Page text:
5 Ways to Kick Writer’s Block in the Butt

writer's block kick it ylva publishing lesbian fiction

There are two things that terrify writers: running out of caffeine and writer’s block. The first can be solved with a trip to Starbucks; the second is harder to fix. Writer’s block is an insidious disease that seems to strip every ounce of creativity from you body and replace it with the overwhelming urge to play Candy Crush on your phone for five hours (or so I’ve heard…from a friend).

It’s also the one thing that almost all writers experience at some time or another. It can last for days, months for even years – looking at you, George R.R. Martin. So how do we overcome it? There are a hundred tips and tricks, but these are the ones that personally work for me.

Implement a Writing Schedule

Carve out a time to write and then write. Sounds too simple, right? But I find that if I just settle on a time and force myself to be there, words come, even if they’re not the words I want or need. Eventually, some of those words help with the story. Graham Greene famously wrote 500 words, and only 500 words, every morning. Sometimes 500 words feel impossible, other times, they fly by. Find a word count that words for you and stick to it.

Think of Writing as More a Regular Job, and Less an Art

Yeah, yeah…we’re all great artists, architects of literature and lesbian love stories. But like any job, writers are faced with deadlines, commitments and the need for structure. In his book, On Writing (which I highly recommend), Stephen King, uses the metaphor of a toolbox to talk about writing. He says that if we think of ourselves as workers, it’s easier to sit down and write. We’re just putting words on the page, after all, one beside another, as a bricklayer puts down bricks. At the end of the day, we’re just creating things. This sometimes helps to take the pressure off the need to “make art” and alleviates the anxiety that comes with writer’s block.

Reconsider Your Writing Space (it’ll confuse your writer’s block)

There was a post going around recently which encouraged writers to share pictures of their writing spaces. I loved how different everyone’s desks/kitchen tables/local coffee shops looked. Writing spaces are so incredibly important. If your space isn’t working for you, consider changing it up. Think about how you can create or find a space you’ll look forward to being in. It’s amazing what a new, fresh space can do for your writer’s block.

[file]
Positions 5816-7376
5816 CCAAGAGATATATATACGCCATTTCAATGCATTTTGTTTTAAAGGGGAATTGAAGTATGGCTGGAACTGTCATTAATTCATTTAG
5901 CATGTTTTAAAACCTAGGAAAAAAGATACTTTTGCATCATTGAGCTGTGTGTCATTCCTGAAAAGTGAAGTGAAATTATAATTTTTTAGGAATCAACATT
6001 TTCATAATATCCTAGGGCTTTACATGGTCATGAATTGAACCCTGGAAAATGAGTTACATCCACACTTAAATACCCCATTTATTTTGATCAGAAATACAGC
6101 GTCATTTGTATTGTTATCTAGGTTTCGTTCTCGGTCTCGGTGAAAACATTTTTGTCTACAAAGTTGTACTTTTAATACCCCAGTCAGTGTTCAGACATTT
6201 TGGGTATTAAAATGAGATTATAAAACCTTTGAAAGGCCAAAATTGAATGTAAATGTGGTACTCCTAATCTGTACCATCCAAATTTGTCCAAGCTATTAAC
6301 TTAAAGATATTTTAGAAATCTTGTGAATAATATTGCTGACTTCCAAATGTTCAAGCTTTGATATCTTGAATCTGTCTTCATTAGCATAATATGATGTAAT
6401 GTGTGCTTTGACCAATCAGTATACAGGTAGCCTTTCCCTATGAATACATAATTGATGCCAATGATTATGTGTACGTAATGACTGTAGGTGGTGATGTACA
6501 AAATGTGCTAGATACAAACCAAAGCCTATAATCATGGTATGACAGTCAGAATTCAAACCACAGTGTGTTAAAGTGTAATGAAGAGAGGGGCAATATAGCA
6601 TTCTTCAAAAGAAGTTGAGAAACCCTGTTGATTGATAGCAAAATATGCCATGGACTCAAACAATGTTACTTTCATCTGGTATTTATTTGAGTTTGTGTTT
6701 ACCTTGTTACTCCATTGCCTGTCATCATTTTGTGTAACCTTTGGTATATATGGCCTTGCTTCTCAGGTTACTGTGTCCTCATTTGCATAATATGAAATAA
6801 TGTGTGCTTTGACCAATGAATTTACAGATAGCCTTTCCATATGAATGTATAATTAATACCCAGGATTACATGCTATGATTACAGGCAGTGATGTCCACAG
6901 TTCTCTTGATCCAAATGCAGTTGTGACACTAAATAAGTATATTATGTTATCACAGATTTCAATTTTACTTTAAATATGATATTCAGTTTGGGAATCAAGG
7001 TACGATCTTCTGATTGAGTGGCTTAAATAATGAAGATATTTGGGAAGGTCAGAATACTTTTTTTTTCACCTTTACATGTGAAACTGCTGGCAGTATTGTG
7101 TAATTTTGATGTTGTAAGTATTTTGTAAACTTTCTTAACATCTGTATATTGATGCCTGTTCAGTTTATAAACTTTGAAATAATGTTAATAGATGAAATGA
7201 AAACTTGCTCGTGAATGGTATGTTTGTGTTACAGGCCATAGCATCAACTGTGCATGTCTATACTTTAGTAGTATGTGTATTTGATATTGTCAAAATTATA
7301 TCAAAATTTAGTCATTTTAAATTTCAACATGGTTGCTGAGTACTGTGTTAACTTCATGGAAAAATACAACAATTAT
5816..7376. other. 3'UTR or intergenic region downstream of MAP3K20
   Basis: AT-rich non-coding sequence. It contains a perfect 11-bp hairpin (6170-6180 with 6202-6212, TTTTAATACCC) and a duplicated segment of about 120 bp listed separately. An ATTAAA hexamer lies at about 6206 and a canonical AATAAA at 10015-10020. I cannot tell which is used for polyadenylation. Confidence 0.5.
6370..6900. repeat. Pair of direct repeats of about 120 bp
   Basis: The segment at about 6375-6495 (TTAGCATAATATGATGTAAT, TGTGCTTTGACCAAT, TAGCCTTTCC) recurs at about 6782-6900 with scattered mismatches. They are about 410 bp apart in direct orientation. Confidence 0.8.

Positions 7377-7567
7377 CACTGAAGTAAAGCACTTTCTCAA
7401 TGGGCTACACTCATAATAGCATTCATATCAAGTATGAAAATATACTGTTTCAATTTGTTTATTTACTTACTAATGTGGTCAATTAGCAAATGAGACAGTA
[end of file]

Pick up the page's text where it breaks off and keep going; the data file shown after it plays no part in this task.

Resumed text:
Make Like a Witch and Banish that Writer’s Block!

Part of perfecting your writing space is laying down some sort of ritual. When I start writing, I have to have a cup of coffee. It’s a message to my brain that we’re about to start this process. Author Toni Morrison and many other writers emphasize the importance of writing rituals, a set sequence of actions that you perform before you sit down to write. It could be as simple as making a cup of tea or playing one of your favorite music CDs. A ritual helps you mentally prepare yourself to start writing.

Mess with the Time-Space Continuum and Write Out of Order

Something I learned early on that has saved me countless times, is that you don’t have to start at the beginning. It’s so simple, and I’m sure many writers write out of order, but I find that if you have no idea where to go next, jump ahead a few chapters and write a scene you’re excited about. Pull your characters out of wherever they are in the narrative and drop them in the end. Now work backwards and explain how they got there. It’s a great technique for getting your mind out of a creative rut.

And, if all else fails, take a break, binge-watch a season of something mindless on Netflix, and come back to your work ready to show that manuscript who’s boss! Good luck!


Copyright picture above: unsplash.com


Alex K. Thorne graduated from university in Cape Town, South Africa with a healthy love of the classics and a degree in English Literature. She spent the next few years, teaching across the globe, from Serbia to South Korea, also writing fanfiction, and developing a kimchi addiction. When she’s not picking away at her latest writing project, she’s immersing herself in geek culture, taking too many pictures of cats, and dreaming about where next to travel. Alex published Chasing Stars as part of Ylva’s Superheroine Collection.